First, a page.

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Antidepressants Linked to Heart Defects in Newborns


A recent research has indicated that women who take certain antidepressants in the first three months of pregnancy risk heart defects in newborns.

Septal heart defects which are malformations in the wall separating the right side of the heart from the left seemed to be more common among women taking antidepressants in the first trimester, Danish researchers found. SSRIs such as Prozac, Paxil, Zoloft, Celexa and Lexapro, which belong to the class of medications known as selective serotonin reuptake inhibitors (SSRIs) are the most widely prescribed drugs for depression; millions of women take them during pregnancy

"A potential association with malformations must be considered in the choice of treatment of depression during pregnancy," said Dr. Lars Henning Pedersen, lead author and a research assistant in the department of epidemiology at Aarhus University in Denmark. However, "if our data is correct, the risk is low, which must be balanced against the potential substantial risk of under- or untreated depression during pregnancy."

Other experts agree. "Early exposure can increase the risk of heart defects, but the overall risk is still very, very small," added Dr. Jennifer Wu, an obstetrician and gynecologist at Lenox Hill Hospital in New York City.

The U.S. Food and Drug Administration and the American College of Obstetricians and Gynecologists (ACOG) have issued warnings about possible birth defects associated with the use of the SSRI Paxil (paroxetine) by moms-to-be.

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In August, the American Psychiatric Association in collaboration with ACOG recommended that women with major depression who are pregnant or planning to get pregnant can start or continue with antidepressant drugs, while women who choose to stop taking the drugs should consider psychotherapy.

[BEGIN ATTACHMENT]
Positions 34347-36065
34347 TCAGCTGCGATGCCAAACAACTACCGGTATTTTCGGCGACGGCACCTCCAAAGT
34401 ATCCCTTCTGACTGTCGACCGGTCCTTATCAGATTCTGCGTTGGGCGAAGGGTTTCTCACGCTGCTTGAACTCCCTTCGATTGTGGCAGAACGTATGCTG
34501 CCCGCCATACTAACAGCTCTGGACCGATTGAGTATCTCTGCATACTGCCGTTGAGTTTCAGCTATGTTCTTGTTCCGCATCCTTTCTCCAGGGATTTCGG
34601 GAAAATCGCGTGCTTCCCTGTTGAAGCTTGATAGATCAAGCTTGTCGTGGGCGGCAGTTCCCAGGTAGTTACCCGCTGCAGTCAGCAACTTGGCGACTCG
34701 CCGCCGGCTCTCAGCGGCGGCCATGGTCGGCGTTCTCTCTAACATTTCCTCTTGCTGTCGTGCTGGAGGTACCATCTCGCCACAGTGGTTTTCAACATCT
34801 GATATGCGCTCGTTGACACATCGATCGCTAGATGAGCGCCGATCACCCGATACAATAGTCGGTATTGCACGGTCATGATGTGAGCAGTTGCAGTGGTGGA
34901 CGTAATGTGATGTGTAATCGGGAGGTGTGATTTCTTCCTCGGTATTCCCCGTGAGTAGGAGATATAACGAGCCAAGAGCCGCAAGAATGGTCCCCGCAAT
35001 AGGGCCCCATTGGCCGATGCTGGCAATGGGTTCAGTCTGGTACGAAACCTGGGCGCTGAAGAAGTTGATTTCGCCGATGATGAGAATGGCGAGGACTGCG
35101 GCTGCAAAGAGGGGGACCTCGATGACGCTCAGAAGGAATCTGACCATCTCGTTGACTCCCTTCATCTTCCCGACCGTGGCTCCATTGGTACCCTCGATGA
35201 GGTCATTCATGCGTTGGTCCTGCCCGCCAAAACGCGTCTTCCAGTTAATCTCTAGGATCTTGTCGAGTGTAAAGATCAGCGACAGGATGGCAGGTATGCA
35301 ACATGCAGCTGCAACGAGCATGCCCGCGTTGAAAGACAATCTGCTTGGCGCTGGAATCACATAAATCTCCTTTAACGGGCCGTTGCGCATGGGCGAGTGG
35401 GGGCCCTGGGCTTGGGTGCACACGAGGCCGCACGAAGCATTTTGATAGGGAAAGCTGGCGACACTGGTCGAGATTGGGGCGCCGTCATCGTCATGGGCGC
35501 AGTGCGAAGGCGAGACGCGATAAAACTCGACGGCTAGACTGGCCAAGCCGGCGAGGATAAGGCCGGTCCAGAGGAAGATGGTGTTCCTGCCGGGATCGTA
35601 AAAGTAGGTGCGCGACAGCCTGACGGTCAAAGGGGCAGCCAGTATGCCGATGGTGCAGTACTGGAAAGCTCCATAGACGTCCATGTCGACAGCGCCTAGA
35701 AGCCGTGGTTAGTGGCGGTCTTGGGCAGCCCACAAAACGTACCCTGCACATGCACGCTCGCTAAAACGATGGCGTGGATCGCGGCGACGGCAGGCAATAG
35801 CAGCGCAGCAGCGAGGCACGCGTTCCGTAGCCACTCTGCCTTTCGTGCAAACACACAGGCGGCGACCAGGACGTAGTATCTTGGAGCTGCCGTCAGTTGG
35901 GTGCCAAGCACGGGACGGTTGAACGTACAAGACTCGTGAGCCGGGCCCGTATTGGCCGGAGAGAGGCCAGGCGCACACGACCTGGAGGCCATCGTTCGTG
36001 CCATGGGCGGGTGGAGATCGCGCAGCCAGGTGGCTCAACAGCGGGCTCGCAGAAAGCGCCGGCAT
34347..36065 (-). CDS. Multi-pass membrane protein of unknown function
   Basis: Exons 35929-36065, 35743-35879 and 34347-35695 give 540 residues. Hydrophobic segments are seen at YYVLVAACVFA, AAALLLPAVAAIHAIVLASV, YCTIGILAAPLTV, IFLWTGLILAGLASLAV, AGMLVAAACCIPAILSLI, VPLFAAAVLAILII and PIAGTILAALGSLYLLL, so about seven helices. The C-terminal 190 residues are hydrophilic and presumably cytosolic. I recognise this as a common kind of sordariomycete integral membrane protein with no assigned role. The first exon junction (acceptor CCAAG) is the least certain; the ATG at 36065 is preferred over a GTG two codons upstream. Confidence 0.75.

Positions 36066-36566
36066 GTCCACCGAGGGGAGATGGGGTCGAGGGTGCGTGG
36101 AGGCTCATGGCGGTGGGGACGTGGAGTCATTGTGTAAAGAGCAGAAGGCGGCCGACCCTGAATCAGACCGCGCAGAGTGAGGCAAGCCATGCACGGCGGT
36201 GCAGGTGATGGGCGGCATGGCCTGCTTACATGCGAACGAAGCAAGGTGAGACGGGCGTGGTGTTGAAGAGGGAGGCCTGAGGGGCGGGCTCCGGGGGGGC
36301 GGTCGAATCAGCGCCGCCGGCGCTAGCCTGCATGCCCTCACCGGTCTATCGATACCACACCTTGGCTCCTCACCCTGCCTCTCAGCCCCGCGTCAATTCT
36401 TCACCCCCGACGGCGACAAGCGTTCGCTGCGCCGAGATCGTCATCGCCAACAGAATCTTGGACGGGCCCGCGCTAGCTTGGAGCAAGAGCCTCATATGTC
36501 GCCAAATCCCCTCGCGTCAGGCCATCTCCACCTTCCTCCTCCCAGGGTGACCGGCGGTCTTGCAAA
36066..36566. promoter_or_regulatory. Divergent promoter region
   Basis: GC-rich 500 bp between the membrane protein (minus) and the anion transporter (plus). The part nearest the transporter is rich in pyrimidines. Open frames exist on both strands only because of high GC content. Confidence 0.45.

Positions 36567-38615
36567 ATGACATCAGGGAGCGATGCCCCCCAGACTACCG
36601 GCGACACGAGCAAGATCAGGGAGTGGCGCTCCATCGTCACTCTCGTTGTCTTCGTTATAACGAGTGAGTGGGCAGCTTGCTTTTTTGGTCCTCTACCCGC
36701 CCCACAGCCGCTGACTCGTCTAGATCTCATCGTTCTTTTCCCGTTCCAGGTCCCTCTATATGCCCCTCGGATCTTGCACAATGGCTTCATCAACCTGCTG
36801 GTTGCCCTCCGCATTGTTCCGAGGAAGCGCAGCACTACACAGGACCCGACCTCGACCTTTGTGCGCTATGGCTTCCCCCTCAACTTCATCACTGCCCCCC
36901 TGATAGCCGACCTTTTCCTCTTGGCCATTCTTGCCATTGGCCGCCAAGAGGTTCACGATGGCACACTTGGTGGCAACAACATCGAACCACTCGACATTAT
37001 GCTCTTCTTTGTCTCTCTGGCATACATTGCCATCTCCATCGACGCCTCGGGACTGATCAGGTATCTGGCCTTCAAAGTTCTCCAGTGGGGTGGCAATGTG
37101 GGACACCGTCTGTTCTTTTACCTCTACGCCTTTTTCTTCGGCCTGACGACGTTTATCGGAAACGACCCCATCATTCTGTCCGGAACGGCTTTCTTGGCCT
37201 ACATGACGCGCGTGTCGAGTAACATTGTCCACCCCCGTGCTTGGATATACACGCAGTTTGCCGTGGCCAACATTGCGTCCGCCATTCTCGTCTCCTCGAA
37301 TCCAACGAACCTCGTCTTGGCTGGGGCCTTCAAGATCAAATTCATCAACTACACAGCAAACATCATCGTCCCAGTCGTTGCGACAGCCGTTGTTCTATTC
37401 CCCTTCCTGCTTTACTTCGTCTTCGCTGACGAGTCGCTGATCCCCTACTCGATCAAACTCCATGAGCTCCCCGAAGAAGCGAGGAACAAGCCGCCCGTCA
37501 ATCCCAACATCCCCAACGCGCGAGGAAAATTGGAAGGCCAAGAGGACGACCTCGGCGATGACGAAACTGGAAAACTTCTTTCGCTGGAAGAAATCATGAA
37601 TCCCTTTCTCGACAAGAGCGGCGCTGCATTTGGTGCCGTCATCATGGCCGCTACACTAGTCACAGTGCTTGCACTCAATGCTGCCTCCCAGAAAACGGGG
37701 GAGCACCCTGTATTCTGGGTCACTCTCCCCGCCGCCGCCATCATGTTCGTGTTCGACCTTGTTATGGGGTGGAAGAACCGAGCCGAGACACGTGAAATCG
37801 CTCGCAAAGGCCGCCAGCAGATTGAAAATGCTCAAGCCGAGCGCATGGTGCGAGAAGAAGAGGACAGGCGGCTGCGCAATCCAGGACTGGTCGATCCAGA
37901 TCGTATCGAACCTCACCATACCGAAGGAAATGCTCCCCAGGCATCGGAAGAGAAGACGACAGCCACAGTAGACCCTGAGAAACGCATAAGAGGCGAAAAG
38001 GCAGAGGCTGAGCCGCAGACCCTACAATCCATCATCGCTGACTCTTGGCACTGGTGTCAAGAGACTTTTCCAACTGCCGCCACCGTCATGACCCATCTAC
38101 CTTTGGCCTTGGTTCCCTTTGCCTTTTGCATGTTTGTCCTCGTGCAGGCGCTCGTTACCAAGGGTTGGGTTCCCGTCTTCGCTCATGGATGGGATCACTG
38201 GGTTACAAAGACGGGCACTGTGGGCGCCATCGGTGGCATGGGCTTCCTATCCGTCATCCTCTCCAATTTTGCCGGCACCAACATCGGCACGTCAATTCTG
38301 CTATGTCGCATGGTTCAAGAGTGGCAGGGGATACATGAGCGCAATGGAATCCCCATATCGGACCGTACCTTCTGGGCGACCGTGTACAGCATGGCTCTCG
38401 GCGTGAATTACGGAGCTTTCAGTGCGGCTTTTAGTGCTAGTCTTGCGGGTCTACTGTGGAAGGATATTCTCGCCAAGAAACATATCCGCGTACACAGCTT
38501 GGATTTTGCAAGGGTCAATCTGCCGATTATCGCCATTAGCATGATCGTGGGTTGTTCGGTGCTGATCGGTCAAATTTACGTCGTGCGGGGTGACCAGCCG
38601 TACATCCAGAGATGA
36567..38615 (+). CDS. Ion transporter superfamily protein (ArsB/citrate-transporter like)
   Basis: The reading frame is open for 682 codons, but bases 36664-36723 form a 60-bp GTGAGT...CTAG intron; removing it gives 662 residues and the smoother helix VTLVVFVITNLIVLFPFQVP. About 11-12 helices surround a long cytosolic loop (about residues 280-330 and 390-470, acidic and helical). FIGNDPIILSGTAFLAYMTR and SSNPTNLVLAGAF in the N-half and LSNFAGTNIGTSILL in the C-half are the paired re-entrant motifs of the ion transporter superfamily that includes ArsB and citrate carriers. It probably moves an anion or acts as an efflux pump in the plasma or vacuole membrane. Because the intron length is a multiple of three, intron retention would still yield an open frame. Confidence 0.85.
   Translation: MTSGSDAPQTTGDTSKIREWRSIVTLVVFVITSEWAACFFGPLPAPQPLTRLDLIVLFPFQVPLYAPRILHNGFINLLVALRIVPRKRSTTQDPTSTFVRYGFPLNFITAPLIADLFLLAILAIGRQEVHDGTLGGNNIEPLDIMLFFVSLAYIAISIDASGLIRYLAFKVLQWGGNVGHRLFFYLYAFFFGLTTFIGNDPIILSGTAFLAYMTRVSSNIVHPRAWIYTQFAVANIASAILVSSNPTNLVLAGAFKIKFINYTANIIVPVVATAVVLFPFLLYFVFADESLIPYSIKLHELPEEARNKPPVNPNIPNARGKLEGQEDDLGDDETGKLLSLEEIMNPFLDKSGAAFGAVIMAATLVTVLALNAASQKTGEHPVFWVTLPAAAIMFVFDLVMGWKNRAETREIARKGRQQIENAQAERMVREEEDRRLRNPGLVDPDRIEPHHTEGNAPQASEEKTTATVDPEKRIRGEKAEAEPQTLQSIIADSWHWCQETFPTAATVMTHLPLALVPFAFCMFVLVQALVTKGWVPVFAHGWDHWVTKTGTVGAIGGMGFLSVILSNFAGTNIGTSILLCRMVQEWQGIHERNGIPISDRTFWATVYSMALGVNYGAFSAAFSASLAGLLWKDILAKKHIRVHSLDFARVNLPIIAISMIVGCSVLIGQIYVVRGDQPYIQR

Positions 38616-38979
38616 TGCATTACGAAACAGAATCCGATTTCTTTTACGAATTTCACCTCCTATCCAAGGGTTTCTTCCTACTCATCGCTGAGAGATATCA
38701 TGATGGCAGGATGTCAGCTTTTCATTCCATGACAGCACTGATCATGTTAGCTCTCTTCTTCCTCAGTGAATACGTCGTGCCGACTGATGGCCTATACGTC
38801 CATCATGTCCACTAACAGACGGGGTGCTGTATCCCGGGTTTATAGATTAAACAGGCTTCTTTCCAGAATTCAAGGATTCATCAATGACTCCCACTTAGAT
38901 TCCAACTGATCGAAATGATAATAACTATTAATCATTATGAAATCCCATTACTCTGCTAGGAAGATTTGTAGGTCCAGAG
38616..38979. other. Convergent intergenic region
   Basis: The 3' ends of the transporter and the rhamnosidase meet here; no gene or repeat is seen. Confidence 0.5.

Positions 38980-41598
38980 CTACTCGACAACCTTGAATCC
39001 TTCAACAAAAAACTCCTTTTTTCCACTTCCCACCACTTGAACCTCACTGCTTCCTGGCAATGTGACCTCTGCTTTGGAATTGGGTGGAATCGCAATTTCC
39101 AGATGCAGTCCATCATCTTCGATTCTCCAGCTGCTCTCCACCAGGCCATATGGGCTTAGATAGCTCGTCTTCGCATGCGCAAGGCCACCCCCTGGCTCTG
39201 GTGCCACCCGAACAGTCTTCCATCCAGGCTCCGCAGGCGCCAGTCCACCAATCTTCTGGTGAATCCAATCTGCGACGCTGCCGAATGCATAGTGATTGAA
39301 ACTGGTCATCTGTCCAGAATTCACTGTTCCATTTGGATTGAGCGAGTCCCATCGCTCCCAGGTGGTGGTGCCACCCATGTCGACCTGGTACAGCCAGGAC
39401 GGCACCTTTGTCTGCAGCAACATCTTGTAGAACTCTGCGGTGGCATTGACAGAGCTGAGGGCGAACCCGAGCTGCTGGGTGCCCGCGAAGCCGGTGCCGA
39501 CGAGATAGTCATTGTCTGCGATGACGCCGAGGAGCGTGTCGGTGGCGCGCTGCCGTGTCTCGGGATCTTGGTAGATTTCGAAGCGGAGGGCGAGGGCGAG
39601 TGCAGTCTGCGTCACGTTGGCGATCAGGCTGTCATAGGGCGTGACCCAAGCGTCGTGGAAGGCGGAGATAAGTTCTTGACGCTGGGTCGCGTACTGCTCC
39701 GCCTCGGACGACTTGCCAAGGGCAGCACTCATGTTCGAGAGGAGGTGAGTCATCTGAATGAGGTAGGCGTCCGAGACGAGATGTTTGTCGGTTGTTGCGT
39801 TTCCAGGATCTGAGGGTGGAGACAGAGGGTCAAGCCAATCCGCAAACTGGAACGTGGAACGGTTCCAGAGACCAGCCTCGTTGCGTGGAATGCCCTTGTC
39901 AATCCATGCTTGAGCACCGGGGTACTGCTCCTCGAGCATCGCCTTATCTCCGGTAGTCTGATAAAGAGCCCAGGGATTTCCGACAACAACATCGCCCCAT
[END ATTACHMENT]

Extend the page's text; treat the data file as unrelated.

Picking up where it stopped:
Since antidepressants are linked to heart defects in newborns Dr Wu suggested that

ideally women would want to work closely with a psychiatrist and ob/gyn when planning a pregnancy. "When you are suddenly pregnant, there's a lot of anxiety involved and other hormones, so it's probably not a good time at that point to try to go off medications, and it certainly should be supervised."

Patients who are relatively stable, on the other hand, could consider going off their medications for the first trimester, knowing that it will take four-to-six weeks for the drug effect to wear off and also knowing that the medications would be resumed at the first sign of a relapse, Wu said. What we know is antidepressants are linked to heart defects in newborns and more research needs to be done.

Materials from BBC and Atlanta Journal Constitution are used in this report.

Written by Tyler Woods Ph.D.
Tucson, Arizona
Exclusive to eMaxHealth